Saturday, February 6, 2010

Science diplomacy becomes important

Scientists and engineers are often overlooked or underestimated as diplomats. Their work is naturally international, cooperative, and solution-oriented. From nuclear weapons to water purification the tools of contemporary foreign policy are creations of science and technology. More interesting, the emergence of global science has created new professional and information networks focused on transnational issues and goals.

Enhancing and utilizing this capability of S&T has been noticed by the Clinton, Bush, and Obama Administrations. In the fall of 2000, the first Science and Technology Adviser to the US Secretary of State was appointed. This followed the recommendations of a 1999 National Academies report that concluded that many goals of US foreign policy encompass science, technology, and health considerations.

On February 4-5, the University of Southern California's Center on Public Diplomacy held a conference on Science Diplomacy and the Prevention of Conflict. It explored the merits and challenges of science diplomacy, not solely as conducted by the United States, but by nations across the world. Some of the top scholars and practitioners were participants. The proceedings promise to be interesting. There was a report from Syracuse University about its computer science exchanges with North Korea. This program was discussed in an April 2009 Korea Economic Institute paper, Academic Science Engagement with North Korea.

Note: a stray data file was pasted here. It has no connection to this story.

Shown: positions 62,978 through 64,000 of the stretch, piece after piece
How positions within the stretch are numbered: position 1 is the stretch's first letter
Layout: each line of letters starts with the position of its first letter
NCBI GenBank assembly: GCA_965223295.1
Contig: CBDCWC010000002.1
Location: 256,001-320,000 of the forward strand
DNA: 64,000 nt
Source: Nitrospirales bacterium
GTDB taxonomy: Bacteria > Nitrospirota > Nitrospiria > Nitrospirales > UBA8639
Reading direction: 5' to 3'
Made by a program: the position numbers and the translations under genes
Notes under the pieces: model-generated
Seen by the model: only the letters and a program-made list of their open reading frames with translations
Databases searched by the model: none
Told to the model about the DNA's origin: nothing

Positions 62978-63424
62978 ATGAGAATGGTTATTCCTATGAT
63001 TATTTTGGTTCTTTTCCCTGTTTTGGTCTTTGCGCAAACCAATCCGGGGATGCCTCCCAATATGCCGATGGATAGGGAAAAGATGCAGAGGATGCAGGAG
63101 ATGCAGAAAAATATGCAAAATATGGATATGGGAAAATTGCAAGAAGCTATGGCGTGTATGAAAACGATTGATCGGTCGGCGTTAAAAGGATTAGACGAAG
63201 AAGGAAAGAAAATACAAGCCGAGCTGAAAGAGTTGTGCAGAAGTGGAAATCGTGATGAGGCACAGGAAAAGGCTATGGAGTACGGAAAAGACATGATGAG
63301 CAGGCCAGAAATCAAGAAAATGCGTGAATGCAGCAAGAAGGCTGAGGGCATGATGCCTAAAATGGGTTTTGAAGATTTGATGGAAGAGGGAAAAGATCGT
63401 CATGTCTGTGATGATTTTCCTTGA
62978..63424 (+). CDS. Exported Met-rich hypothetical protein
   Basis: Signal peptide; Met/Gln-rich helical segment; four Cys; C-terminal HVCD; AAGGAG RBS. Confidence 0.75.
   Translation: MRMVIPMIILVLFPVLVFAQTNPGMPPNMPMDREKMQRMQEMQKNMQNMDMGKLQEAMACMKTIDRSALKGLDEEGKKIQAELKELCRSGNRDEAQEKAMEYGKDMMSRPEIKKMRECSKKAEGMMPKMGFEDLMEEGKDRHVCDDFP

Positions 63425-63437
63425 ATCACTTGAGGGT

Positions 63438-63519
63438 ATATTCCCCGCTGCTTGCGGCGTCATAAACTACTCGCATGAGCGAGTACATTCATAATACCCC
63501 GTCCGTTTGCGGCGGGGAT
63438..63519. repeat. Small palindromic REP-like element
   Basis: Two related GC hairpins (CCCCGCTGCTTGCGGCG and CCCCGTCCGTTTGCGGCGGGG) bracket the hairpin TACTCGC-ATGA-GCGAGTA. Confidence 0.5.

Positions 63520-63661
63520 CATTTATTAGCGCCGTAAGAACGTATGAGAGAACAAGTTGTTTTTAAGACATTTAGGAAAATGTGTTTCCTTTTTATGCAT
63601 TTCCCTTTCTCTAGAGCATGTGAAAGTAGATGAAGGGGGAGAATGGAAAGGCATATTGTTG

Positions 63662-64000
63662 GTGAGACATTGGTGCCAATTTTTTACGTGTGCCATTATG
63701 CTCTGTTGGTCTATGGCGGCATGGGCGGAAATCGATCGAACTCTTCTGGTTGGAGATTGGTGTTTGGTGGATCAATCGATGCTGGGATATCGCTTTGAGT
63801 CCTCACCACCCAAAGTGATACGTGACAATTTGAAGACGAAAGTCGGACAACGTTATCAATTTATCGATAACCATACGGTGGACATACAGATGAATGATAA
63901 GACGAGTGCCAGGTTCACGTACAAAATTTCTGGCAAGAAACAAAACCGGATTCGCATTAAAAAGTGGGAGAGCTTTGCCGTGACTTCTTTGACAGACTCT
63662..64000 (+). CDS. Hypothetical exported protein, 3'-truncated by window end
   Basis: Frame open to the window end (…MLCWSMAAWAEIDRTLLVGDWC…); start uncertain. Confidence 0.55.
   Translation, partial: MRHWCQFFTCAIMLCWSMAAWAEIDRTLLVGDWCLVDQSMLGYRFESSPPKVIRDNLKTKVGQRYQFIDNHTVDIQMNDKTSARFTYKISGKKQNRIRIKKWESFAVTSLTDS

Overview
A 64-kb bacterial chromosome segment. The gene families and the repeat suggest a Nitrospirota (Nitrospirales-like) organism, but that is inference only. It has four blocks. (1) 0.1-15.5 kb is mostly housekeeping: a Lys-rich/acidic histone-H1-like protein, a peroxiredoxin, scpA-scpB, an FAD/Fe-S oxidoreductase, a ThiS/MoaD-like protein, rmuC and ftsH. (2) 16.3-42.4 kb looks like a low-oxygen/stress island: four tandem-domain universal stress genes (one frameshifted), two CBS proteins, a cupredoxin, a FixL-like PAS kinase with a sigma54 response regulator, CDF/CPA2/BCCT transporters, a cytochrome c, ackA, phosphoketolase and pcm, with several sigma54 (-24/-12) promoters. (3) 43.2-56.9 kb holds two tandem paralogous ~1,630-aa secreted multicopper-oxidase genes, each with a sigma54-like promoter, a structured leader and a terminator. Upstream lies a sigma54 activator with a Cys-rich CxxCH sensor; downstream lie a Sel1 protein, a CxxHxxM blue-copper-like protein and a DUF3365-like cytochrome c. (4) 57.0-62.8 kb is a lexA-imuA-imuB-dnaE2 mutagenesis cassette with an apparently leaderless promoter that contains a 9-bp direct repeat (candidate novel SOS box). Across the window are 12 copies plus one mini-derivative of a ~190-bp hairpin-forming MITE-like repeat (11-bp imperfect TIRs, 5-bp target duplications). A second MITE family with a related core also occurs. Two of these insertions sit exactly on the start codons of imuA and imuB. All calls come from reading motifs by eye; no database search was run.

This coming week, on February 9, the Partnership for a Secure America, U.S. Civilian Research & Development Foundation, and American Association for the Advancement of Science will host a reception for the release of a Bipartisan Statement supporting the elevation of Science Diplomacy’s role in U.S. foreign policy. The statement, signed by over two dozen prominent political and scientific leaders, urges the U.S. to utilize its scientific and technological strength to deepen international partnerships and tackle global challenges.

For further research see:
Center for Science, Technology, and Economic Development (CSTED)

Since its founding in 1991, Asia Policy Point has worked with the International Office of the Air Force Office of Scientific Research to widen the defense science community's awareness of Asian politics and innovation policy. Many of APP's activities focus on the nexus between S&T and security in Asia. APP Board Member Dr. Norman Neureiter is a leader in this field.

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